1. A golf ball retriever comprising a unitary structure in the shape of a golf club head; the said head having a cavity sloping downwardly from the top thereof and a groove in the bottom of said cavity, and an opening in the bottom of said groove whereby a ball in said recess is supported upon the edges of said groove and thereby prevented from closing said opening.
2. A golf ball retriever comprising a unitary structure in the shape of a golf club head having a recess in the top thereof; the bottom of said recess sloping downwardly and having an opening therethrough, and means comprising a groove in said bottom and leading into said opening to permit communication with said opening when a ball is positioned thereover.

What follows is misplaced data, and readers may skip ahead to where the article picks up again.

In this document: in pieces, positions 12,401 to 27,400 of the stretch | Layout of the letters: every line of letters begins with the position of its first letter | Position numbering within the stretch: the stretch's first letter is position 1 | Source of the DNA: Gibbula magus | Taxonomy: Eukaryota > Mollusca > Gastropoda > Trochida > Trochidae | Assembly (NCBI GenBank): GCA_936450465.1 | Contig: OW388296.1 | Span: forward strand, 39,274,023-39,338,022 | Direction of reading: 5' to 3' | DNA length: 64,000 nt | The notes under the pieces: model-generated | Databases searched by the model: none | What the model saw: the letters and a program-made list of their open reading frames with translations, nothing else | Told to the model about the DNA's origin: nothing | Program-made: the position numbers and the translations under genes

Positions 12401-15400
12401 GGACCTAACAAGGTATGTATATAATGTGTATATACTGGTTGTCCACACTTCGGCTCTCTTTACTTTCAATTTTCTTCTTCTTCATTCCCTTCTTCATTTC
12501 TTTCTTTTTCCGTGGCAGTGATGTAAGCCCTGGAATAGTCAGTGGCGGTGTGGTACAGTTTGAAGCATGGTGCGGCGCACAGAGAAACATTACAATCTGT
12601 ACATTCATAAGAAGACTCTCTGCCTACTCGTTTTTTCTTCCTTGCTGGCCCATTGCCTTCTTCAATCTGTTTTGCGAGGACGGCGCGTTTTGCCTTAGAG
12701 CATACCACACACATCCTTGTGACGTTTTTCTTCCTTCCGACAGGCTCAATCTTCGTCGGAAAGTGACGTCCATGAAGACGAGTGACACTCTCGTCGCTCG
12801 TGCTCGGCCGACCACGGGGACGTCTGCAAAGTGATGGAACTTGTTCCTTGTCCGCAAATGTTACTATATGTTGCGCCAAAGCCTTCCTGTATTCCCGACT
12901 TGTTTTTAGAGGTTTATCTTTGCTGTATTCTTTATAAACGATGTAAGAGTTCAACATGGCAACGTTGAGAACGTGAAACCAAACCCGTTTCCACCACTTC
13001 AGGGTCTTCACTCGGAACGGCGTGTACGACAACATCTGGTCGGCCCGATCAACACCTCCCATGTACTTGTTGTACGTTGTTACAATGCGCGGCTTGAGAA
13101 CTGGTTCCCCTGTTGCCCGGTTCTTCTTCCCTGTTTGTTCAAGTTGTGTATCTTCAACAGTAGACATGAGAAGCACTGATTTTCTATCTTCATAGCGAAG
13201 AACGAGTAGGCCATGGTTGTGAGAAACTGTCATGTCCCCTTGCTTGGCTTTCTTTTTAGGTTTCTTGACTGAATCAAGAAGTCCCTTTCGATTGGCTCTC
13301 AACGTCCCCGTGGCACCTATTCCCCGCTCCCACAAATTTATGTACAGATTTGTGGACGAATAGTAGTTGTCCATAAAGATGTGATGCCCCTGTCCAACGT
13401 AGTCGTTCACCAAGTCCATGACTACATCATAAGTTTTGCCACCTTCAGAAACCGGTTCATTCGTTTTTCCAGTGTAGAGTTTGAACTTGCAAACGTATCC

3. A golf ball retriever having the shape of a. golf club comprising a head and shaft; said head having a cavity in the top thereof substantially larger than a golf ball and an opening in the bottom of said cavity smaller than the diameter of said ball, and means adjcent the said opening for preventing the said ball from closing the same.
4. A golf ball retriever comprising a head having a cavity therein; the bottom of said cavity sloping inwardly at the edges of said cavity and having an opening therein, and raised portions in the bottom of said cavity adjacent to said opening for preventing a ball from closing the same.
JOSEPH C. HAVERBACH.